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A New Way to SEO: Content Clusters

October 18, 2017 Chandler Smith


After perusing the several sessions' notes from this year’s INBOUND 2017 marketing conference, it was tough to pick out just one topic to explore in greater depth. From the sudden craze around account-based marketing (ABM) to the clamour over video content and Facebook advertising, it’s clear to see that the face of inbound marketing has changed drastically within the short span of merely three years.

That said, there is an overarching new trend within inbound marketing that will play a massive role in how inbound agencies produce and deliver content for their clients — a concept better known as content clusters.

While older content marketing strategies loosely followed a cluster format, they were overly focused on content quantity and exact keyword matches. Now those old strategies from 2015 are starting to show their age and agencies, including our own, must adjust accordingly. 

Not Your Father’s (Or Your Older Brother’s) Google

The difference between a Google search in 2007 and a Google search in 2017 is almost indistinguishable. The search engine giant works diligently to update its search algorithms to give users a more intuitive search experience while also thwarting companies attempting to game their system.

Today, a Google search will take into account:

  • Localization
  • Time of day
  • Format of query
  • Device type
  • Other context clues to make sense of the search (eg. “vegetarian Thai food near me.”)

Not long ago, searches had to be far more specific to give users the results they wanted. Information as specific as the city and the street was necessary to spit out anything meaningful. In order to help clients gain more visibility, marketing agencies focused heavily on including exact keyword matches in all of their content, sometimes even resorting to “black hat” (not recommended) search engine optimization (SEO) tactics like keyword stuffing or link building.

Today, Google can use context clues, not just keyword matches, to deduce the topic of a site or individual piece of content. In an attempt to give users content that’s more relevant to their individual search, Google will place far more weight on a site with some established authority on a topic, not simply a slew of URLs with the exact search terms written verbatim. 

The Art of the Cluster; Owning Every Corner of a Topic

Though traditional SEO strategies (i.e. including keywords in URLs, titles and body copy) are by no means passé, they aren’t going to cut it as a standalone practice.

Instead of focusing exclusively on keywords, topics are now the focus. More specifically, topic clusters are the most effective way for a company to establish authority in the subject matter they want to “own” as a business. This starts with creating a piece of content that serves as the “core topic," and then branches out to several related subtopics linking to the page.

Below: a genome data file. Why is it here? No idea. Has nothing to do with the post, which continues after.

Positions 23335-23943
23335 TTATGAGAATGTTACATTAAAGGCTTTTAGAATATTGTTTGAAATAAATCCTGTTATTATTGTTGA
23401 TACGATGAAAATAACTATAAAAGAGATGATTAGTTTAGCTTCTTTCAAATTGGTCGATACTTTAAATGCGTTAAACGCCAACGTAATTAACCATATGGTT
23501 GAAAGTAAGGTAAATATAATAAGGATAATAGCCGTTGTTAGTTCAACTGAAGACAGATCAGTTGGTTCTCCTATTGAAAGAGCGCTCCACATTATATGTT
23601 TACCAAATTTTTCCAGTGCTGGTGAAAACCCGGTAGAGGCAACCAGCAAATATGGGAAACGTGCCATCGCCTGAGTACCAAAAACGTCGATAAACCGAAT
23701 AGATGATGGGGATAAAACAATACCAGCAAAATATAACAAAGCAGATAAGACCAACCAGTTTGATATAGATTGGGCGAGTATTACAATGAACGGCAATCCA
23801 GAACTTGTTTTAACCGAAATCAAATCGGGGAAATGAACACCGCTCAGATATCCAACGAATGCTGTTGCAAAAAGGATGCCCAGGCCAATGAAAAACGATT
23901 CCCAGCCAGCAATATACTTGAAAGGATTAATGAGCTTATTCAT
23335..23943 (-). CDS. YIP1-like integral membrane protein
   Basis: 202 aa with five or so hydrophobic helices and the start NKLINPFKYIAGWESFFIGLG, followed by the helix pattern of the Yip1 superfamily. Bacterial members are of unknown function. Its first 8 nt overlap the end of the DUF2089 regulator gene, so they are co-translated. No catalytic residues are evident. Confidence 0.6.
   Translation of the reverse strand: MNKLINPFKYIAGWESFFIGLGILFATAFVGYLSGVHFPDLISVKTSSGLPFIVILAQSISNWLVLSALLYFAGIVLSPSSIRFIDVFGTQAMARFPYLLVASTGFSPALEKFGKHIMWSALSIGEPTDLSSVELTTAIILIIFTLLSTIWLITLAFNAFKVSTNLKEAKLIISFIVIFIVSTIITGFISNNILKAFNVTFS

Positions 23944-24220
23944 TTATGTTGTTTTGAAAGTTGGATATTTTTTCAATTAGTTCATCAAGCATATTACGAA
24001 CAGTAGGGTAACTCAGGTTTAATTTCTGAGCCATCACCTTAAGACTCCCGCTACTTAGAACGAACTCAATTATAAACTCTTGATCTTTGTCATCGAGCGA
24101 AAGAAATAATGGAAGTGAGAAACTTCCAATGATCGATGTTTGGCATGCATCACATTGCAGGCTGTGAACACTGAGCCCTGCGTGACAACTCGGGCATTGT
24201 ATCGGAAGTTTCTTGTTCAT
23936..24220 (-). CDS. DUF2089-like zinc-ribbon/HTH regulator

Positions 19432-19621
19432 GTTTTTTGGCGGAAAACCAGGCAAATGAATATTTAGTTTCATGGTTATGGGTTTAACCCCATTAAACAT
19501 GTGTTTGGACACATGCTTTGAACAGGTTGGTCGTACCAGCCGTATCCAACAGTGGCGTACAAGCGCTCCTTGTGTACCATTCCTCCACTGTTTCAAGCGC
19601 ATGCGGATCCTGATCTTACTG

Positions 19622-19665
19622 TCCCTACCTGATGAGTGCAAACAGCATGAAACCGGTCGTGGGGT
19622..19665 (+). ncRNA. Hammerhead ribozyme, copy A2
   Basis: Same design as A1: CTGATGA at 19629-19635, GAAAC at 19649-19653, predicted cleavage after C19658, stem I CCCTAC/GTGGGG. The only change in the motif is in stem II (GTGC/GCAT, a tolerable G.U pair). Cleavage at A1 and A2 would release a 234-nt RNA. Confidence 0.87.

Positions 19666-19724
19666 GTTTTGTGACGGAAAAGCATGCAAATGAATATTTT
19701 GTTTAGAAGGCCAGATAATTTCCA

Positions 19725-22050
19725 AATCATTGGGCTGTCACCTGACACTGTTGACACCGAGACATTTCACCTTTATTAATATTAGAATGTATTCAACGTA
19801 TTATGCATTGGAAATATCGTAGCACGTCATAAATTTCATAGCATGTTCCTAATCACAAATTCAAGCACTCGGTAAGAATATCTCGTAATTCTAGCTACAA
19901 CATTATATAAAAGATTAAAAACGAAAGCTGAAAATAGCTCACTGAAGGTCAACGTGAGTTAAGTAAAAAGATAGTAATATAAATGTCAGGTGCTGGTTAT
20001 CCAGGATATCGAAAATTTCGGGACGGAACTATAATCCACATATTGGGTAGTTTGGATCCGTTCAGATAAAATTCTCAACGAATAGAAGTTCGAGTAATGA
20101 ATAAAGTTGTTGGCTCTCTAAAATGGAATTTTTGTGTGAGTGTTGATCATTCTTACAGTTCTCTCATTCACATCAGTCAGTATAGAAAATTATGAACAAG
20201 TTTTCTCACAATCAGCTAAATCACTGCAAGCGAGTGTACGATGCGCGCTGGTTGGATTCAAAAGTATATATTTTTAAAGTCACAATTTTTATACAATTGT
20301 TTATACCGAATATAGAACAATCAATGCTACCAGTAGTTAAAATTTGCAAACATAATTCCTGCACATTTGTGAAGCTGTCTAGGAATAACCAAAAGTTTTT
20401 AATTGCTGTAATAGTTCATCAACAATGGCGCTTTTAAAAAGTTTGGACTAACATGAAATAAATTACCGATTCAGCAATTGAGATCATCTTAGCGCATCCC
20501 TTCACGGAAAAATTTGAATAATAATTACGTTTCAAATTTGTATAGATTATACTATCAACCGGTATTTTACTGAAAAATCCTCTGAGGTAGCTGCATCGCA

As an example, a manufacturing company that wants to own the topic “welding” will do so by creating a core page that covers a list of welding best practices. Subtopics might include different categories of welding, such as MIG or TIG welding and a rundown of various welding equipment. It’s important that all the welding material links back to the core page and it’s easy for a website visitor to navigate from piece to piece if they want to continue to explore the subject of interest.

By housing all of these topics in one area, companies have a better chance of ranking on the first page for topics in Google searches while still delivering quality content. 

Bringing Down the Gates

Inbound marketing in the recent past relied heavily on gated content to generate leads for clients. That is, before anyone could read a piece of valuable content, they had to fill out a form with contact information at the very least. This would open up a window for inbound marketing to nurture leads into customers over time.

While forms and gated content still work to an extent, they’re not as effective as measuring the engagement of people on your site. Gates can turn people away from great content because they don’t have the time or they’re not comfortable giving out their information right away.

Instead, inbound agencies are measuring user engagement to qualify a lead and determine if there is potential to convert that person to a customer.

Most importantly, this enhances the user experience on a site and gives people a better window into a company and what they do. By giving users a breadth of content consolidated by topic and linked intuitively, there is now greater incentive for visitors to engage and reengage with a site.


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